Even when the wife gives fullest response it will not do to enter too frequently into this relationship. Anything approaching sexual excess must gradually have a devitalizing effect upon the constitution, which may make itself manifest through an increasing tendency toward some inherited weakness. Moreover, there is a great nervous strain associated with this experience, which causes eventually a sapping of the brain energy, rendering the man less mentally capable and efficient.
Like all other desires this also was meant to be under the control of the soul, and, as a woman's impulses are generally less intense than man's, it naturally becomes her place to exercise the art of control.
It sometimes happens that the woman can endure more frequent intercourse than can the man. Let her watch and see whether or not her husband seems to be somewhat lacking in vigor on the morning following his marital experience, and so learn whether or not she is stimulating him too greatly on this side of his nature. She can easily learn to satisfy his desire for affectionate demonstration without arousing his passion, and she should, for his sake, if not for her own, develop this art to its highest degree.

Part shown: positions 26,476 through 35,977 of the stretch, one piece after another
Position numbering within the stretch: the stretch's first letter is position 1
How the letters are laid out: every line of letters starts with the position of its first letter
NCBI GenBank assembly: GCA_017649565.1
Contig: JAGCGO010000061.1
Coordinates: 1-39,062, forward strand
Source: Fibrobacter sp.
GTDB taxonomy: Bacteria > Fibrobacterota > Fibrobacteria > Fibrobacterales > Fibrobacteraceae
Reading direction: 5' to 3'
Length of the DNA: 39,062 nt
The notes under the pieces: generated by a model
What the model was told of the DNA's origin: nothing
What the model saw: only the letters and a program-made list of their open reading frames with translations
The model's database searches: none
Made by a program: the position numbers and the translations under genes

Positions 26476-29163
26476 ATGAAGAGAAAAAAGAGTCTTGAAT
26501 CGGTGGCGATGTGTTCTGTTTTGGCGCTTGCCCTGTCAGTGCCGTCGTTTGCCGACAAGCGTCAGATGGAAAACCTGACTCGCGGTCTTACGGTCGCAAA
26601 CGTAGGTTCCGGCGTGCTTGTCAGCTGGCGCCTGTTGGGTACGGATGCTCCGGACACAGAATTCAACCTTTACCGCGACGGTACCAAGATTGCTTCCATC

There are some at the present time, and the number may be increasing, who believe that the marriage relationship should be entered into only for the purpose of procreation. If the young woman possesses this belief, she owes it to her future husband to make her position in this matter perfectly plain to him, and to assure herself that his acquiescence in this plan will be voluntarily and fully, not grudgingly, given. If he does not also in his own heart believe as she does, their future relationship will be very taxing to him, because in all probability his sexual desires will be aroused, and, being unsatisfied, may be the cause of distress and even of physical weakness to him. There are those who seem to have proven that they can live together in the closest intimacy of married life, keeping their procreative powers for procreative purposes only, and who appear to experience no ill effects physically. These cases, however, are the exception and such relationship seems to call for individuals of an unusual development.